Extracting Perfluorinated Compounds from Drinking Water – Why is it so Challenging?

For the past few years, news reporters have used words like “developing” and “emerging” and “crisis” to describe perfluorinated compounds. When you see adjectives like this, you can’t help but think “how did we not know about these PFC things before now?”

The truth is, these compounds have been produced for decades – some, for over half a century – and their chemical and physical properties are well-known. The strength of the carbon-fluorine bond in these compounds makes them heat-, water- and stain-resistant. Continue reading Extracting Perfluorinated Compounds from Drinking Water – Why is it so Challenging?

Paraquat and Diquat Use in Pesticides

If you read one of my earlier posts on pesticide contamination in drinking water,  you may have started to make a mental list of all the compounds you’ve heard or talked about in reference to their use in pesticides. If so, two of those compounds were likely paraquat and diquat.

These compounds are complex dipyridyls but with chemical names like 1,1′-dimethyl-4,4′- bipyridilium dichloride salt and 1,1′-ethylene-2,2′-bipyridilium dibromide salt, I assume you’re like me and refer to them as paraquat and diquat, respectively. Dipyridyls are effective herbicides which is why they are so commonly used to eradicate unruly weeds. Unfortunately, many herbicide products are non-selective and will kill a variety of plants, flowers and grasses along with those pesky weeds.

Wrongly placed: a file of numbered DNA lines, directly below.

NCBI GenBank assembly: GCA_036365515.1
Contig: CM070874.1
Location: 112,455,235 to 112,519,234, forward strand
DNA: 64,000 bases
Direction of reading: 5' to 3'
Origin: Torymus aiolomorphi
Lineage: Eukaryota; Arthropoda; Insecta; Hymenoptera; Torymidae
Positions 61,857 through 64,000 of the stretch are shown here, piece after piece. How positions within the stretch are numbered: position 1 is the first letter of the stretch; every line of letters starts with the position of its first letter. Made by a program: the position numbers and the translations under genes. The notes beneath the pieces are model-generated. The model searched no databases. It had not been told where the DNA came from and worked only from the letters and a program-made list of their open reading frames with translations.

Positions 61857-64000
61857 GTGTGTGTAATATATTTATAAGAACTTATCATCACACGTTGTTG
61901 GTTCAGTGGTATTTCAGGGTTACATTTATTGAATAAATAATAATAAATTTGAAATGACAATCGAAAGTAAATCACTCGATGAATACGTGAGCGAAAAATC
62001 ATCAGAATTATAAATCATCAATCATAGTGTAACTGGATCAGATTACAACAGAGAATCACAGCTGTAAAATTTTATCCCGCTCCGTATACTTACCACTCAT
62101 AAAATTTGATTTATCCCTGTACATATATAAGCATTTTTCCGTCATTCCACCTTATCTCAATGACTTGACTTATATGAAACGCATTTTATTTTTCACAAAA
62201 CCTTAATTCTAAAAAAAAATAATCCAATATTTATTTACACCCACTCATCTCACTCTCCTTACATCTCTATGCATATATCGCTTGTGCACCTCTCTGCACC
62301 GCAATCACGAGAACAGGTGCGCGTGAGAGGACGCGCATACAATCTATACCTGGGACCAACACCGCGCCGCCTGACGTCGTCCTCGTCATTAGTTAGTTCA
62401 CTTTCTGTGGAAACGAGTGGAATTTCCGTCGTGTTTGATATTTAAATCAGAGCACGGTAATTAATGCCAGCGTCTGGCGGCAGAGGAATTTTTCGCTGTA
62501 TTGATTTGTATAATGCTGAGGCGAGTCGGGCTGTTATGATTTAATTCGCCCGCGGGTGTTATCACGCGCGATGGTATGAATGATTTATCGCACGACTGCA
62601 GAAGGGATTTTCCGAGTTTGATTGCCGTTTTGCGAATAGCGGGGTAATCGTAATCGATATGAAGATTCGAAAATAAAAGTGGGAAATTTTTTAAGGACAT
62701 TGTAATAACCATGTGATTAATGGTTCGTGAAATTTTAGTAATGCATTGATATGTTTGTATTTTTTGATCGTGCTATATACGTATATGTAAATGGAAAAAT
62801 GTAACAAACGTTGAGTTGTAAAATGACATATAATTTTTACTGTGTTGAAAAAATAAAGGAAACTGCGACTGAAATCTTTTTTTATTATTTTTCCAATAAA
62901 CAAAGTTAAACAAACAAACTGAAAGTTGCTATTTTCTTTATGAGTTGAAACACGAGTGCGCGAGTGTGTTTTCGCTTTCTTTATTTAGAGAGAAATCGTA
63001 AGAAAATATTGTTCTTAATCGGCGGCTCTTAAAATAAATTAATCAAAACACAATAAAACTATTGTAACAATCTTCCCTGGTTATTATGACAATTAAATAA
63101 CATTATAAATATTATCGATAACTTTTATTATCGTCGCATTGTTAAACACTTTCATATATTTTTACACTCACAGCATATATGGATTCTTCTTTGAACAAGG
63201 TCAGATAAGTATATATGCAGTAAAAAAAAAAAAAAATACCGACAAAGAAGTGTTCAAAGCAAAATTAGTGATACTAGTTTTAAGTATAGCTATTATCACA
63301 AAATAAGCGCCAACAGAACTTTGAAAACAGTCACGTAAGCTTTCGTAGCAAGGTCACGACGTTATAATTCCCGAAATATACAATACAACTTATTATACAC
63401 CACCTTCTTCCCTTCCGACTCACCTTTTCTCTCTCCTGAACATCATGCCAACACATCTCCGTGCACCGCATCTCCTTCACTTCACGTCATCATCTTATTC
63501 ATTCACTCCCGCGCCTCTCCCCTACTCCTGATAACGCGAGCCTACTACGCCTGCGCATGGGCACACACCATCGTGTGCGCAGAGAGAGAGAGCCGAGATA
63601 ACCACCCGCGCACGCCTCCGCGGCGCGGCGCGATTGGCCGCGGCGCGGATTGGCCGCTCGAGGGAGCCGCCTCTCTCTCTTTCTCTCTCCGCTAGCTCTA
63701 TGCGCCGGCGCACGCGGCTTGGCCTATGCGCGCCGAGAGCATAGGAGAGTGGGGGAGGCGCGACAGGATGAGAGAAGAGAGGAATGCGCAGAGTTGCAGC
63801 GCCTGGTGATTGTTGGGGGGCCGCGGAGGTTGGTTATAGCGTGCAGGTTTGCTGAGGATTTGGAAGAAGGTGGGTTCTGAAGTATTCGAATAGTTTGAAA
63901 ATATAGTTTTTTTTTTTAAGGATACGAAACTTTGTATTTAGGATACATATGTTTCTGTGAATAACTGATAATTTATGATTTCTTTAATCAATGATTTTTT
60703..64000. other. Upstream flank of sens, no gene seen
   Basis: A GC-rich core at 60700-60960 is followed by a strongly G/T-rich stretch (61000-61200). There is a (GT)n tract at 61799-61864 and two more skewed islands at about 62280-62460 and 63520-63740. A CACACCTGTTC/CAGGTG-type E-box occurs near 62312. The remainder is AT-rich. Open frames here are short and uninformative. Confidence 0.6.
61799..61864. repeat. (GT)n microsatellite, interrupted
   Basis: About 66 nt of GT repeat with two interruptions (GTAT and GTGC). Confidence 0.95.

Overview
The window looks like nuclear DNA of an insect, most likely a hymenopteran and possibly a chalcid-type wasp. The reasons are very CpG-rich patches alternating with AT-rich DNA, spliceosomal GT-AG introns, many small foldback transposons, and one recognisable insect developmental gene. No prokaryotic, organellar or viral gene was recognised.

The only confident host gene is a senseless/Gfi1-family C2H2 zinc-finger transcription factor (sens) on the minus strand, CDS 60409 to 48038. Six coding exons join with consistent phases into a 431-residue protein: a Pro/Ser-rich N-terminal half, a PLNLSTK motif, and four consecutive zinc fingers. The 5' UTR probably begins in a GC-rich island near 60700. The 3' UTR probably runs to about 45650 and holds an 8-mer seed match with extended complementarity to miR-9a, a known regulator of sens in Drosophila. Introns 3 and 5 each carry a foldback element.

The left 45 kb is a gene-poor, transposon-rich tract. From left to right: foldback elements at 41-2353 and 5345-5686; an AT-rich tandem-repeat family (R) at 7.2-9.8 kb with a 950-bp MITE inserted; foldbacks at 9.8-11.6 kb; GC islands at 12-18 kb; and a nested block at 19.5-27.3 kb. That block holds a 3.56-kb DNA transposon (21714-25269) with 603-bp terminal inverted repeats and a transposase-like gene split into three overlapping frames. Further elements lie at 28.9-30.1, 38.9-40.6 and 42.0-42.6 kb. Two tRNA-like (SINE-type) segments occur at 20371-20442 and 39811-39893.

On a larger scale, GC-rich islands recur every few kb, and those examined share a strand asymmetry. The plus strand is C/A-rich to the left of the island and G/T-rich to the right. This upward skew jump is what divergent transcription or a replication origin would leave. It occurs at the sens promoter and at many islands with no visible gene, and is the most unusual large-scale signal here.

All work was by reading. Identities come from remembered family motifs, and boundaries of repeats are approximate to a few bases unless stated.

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Tuesday Trivia – October 30, 2018

On the eve of Halloween, I find myself reminiscing about how I celebrated the holiday as a child. I remember the excitement of getting dressed up as my favorite animal or TV character, and bringing home a sack full of candy after a successful night of trick or treating. I also remember doing fun activities like making glow in the dark slime or ghost rockets.

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Tuesday Trivia – Answer for October 16, 2018

During National Chemistry Week, we’re continuing our trivia with an “Out of this World” focus.

Just a reminder of last week’s post:

An interesting study at the University of Georgia revealed the major component of interstellar clouds to be:

(a) Hydrogen and helium atoms
(b) Mothballs
(c) My dreams
(d) Ammonia